I'M SITTING down to write this on September 11. It's a date carved into our consciousness.

Around the world, folk are talking and writing about a day which changed history.

People of our generation often tell me they remember exactly where they were when the Twin Towers were struck, just as our parents' generation never forgot how they learned of President Kennedy's assassination.

On the day, I was in a BBC Television studio presenting live network news. There was a mixed bag of stories: an American hurricane, Palestinian-Israeli disputes over peace talks, and the attempted murder of an opposition leader by Afghanistan's Taliban government.

And then suddenly, there was mayhem. A screen across the studio had the wobbly, but unmistakable image of the Twin Towers on it.

"Tell the viewers what they're seeing" shouted the programme editor. My microphone was live. I began to talk.

We now know so much detail about the outrage, it's hard to remember how little we knew in those first few minutes.

Eyewitnesses were contradicting one another. Word was going round that it was a light aircraft.

"What's happening?" the director screamed in the gallery. No one knew. Were we witnessing an attack on an iconic landmark or a tragic accident? I posed the question on air. But with no answer to give.

TV stations are lonely places. Whilst dramatic pauses are OK, silence is not an option. I had to talk and keep on talking. And get the tone right.

I'd been at university in Boston, and had worked as a speech writer for New York's senior senator Daniel Patrick Moynihan.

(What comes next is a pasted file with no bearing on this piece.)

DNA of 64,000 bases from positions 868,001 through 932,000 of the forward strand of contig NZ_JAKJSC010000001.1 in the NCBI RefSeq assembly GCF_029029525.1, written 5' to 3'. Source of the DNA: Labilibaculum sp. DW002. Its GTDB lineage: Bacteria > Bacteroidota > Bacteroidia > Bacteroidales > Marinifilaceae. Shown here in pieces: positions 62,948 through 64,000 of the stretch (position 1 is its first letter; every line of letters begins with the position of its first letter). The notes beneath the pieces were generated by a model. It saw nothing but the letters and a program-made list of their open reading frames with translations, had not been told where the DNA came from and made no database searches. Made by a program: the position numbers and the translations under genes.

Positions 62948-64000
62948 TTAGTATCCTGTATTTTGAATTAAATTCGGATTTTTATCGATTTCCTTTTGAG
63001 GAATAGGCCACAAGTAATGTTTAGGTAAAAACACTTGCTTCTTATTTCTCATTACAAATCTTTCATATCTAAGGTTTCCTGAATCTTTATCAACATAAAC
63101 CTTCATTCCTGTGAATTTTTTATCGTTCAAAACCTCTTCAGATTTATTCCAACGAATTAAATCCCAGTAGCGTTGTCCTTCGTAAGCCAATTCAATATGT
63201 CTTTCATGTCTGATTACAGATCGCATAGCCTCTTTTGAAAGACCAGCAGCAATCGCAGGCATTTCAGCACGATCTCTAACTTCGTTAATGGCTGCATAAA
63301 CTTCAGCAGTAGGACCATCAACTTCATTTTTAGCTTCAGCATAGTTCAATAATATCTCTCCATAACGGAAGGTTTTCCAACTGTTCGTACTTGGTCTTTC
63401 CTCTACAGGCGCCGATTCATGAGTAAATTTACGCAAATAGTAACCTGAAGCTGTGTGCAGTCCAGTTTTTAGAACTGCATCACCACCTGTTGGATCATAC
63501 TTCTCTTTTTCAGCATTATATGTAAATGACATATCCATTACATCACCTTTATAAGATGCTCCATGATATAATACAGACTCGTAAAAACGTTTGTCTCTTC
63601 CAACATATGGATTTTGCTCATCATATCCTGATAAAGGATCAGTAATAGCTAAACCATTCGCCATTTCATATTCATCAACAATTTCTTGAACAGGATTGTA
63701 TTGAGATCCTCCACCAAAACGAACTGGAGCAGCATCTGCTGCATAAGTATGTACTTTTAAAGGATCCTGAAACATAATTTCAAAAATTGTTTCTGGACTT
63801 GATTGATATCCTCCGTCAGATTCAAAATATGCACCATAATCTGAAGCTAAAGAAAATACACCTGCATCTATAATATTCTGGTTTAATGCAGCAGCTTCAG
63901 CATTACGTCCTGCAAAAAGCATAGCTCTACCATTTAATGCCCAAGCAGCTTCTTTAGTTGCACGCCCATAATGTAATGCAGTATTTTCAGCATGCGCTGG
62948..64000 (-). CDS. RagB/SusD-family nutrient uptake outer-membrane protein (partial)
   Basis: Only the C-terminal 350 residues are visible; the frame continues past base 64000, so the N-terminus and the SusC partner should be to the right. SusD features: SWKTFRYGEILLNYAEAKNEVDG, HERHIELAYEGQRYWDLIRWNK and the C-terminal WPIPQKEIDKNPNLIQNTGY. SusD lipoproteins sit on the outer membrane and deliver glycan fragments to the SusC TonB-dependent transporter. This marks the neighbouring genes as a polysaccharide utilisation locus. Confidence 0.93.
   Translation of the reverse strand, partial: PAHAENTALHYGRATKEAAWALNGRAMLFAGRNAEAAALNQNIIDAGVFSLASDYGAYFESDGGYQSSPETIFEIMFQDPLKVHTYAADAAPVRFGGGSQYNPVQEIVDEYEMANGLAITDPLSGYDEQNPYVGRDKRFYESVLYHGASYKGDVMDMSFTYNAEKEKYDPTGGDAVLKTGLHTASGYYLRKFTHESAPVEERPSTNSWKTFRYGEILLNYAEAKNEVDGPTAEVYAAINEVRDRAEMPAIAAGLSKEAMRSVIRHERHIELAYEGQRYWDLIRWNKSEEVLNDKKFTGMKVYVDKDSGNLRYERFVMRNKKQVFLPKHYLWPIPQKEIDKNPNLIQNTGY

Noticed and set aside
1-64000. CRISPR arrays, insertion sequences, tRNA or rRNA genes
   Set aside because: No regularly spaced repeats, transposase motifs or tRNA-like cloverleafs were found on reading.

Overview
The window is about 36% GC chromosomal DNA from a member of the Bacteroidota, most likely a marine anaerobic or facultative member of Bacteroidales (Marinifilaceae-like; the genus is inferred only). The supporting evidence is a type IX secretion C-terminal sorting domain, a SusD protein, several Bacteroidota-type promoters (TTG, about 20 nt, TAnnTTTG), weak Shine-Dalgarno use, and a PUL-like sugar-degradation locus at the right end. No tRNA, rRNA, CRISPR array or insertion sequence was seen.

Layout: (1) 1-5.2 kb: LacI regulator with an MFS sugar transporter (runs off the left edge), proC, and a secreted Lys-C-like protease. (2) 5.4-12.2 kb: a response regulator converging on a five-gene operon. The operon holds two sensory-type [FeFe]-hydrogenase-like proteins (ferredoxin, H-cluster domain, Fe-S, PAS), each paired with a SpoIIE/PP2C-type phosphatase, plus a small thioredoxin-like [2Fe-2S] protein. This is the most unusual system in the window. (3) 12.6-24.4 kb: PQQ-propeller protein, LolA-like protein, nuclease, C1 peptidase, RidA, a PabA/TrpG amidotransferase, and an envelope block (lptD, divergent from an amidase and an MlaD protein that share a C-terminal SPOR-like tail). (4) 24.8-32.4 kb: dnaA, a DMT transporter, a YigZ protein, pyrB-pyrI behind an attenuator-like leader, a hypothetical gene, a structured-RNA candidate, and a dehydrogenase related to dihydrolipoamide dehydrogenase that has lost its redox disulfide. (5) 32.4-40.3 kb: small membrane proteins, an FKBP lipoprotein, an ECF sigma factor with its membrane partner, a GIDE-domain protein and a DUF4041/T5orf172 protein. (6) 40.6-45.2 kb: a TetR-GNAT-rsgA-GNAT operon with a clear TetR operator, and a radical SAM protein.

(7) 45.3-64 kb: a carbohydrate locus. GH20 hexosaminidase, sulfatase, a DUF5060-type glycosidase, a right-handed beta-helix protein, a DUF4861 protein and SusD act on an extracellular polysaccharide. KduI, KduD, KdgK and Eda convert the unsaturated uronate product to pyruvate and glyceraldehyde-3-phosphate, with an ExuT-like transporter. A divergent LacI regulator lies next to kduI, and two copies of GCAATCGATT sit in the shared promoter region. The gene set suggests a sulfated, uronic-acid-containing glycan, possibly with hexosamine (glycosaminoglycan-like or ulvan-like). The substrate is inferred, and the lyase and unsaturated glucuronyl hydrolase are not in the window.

I'd lived there for long stretches, and followed American news closely. I was glad I did.

My job was to provide live commentary, and it was on a city and society I knew well.

The BBC switched us over to BBC1, interrupting regular programmes as they do for only the gravest events.

At 14.04, a second plane crashed, this time into the South Tower. It was United Airlines 175 from Boston. The gallery gave a collective gasp before falling silent for a moment.

I heard my voice say "a second plane has hit the World Trade Centre in Manhattan. You are watching live pictures."

That night, off air and at home, I sat up late – like viewers across the world – gripped by the unfolding events and deeply moved by what I'd seen and broadcast.

My time on air had felt dreamlike, with hours passing in an instant, and yet individual moments seeming to linger endlessly.

And now, nearly two decades on, people sometimes ask me what I remember most about the day and it's always the same image which recurs. It's the people jumping.